So maybe it was worthing giving Om a chance. So the next time my teacher inhaled preparing for Om, i didn't smirk and tighten up my lips; instead, I was at the ready, waiting for it... As the vibration in my throat turned to sound, the release felt good. It wasn't legendary, and it wasn't a cathartic experience but I could tell it helped me find grounding and focus. I began to Om in every class. Voices connected in unison, I could hear the sound traveling through the air, and felt the residual vibration once silence set in. Pretty cool.
When I became a Yoga teacher, I couldn't bring myself to Om. I was afraid my voice wasn't nice, that the students wouldn't Om with me - ouch for the ego - or that they would think it ridiculous just as I once did. And so for many classes I spoke of breath, grounding, effort and release, awareness, without every letting the energy out. Sharing Om was just a little too personal, a little too big; no judgement thank you.
That was until last weekend. I was teaching a Sunday evening class. Playlist ready, sequence ready, torture block ready. Something was in the air; maybe the stars were perfectly aligned; my lucky Yoga pants may have had something to do with it too; or perhaps I just believed in myself a little more. Teaching that evening was special; it was nourishing; I felt opened and receptive.
Savasana. Time for a change. **** it, I'm going to Om; perhaps this will change something for someone. I can't say I wasn't afraid; filled with self-doubt - here's the bitch again - and there was definitely a lump in my throat as I asked everyone to inhale. Om. Harmony with 15 souls. It was natural; authentic and liberating.
There was a connection. To what, I'm not sure. Was it the human experience, me, the universe? It's hard to say, and it lasted a split second. But in that moment, I felt what it was like to find my voice. And that was magic.
I did it. I jumped off the deep end, struggled, came up for air, and took a big gulp of prana. Last Friday evening, I taught my first public #Yoga class in #San Francisco. I spent two days making sure everything was in place. I recruited the help of my husband to create the perfect play list, choosing music that reminded me of home in #Dubai. I wore my lucky bracelet from my #YogaTT and prepared a juicy 75-minute sequence that reflected my style of teaching: core work, flowing poses with attention to alignment, chest openers, stretches and a long #Savasana to relax after a tough day or week.
I reminded myself of what my senior teacher had said recently during our latest training, "Do you want to be a popular teacher, or a good teacher?" And so it was with the best of intentions that I stepped into the studio - I am going to teach damn it!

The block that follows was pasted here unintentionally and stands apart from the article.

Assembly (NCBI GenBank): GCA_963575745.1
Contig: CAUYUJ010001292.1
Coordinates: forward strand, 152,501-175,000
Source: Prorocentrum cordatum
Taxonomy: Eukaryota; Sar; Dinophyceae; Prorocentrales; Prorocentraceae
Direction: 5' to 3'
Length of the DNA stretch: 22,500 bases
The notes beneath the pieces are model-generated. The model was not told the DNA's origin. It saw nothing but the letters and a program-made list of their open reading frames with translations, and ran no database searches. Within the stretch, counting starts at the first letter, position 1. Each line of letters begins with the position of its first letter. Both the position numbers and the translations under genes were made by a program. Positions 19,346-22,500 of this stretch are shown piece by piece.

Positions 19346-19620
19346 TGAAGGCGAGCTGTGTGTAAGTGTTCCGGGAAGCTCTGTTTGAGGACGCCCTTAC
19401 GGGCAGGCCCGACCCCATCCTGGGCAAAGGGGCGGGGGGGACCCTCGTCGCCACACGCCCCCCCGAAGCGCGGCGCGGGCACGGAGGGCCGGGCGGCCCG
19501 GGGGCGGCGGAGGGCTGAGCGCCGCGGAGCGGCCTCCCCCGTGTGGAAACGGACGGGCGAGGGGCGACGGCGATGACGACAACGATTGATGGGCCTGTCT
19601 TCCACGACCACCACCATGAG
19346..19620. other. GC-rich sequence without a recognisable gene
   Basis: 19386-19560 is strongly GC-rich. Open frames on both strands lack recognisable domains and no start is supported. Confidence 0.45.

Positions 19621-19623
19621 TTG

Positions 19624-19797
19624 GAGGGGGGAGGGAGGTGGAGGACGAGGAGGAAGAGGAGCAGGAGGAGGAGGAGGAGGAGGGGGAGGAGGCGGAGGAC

The large space was heated via Infrared light, so the temperature was just perfect and I even chose a favorite ambient lighting via a color wheel! How sweet is that? The bay windows are electronically controlled so you can decide the amount of natural light to let in - it doesn't get much better than that; what an auspicious start.
Unrolling my mat - I opted not to stand on the elevated platform - I was excited to see the first student walk in... Starting on our backs, we began finding our breath, letting go of the day, tasks, to do lists, and every piece of luggage weighing so heavily on our shoulders. So far, so good... After some gentle stretches, we moved into our first downward facing dog, plank, and baby cobra. Looking at bodies moving, I realized my all-levels sequence was inappropriate and needed to be adapted to beginners. Bam! To say that panic hit me would be exaggerating but the comfort zone was gone, I was in unchartered territory - where's my breath now? Sun salutations turned into standing poses that melted into balancing poses... A slew of thoughts assailed me: the arm is too far back; the hip too far forward; the torso is facing the floor and the stance is too small... Happy place, happy place.
The rest is pretty much a blur - the next thing I recall is the last song on my playlist, an acoustic rendition of Over The Rainbow. Time for Savasana, thank God! Exhale! I gave everyone a soothing massage and relaxed along with them. Then, just as quickly as it had begun, the class was over. Wait, what? That's it? You're leaving?
I walked out feeling inflated by the exhilaration of the experience - come on my first class in a brand new city! But also deflated that I couldn't 'fix' everything I saw; perhaps I hadn't been teaching as much as I had hoped. As I stepped back out back into the world, one of the students thanked me for the class. His neck had been stiff for a few weeks and he was happy the session had helped release some tightness. Wait, what? You liked the class? He had come to move after a long day; open up tight spaces, sweat some, breathe better and perhaps find Orpheus a little more easily that night; the same reasons I practice Yoga.
That evening, I reflected on this first class - by the time I was done, the box of chocolate almonds was gone too - yes I could have done this and that, not this and that: self-doubt is a bitch... But again, recalling the words of my senior teacher, "the best part of a Yoga class, is when you let it go." Looking back is only human nature, but can have dire consequences if you linger too long. So here's to first times, and to looking forward, whatever direction it may take you.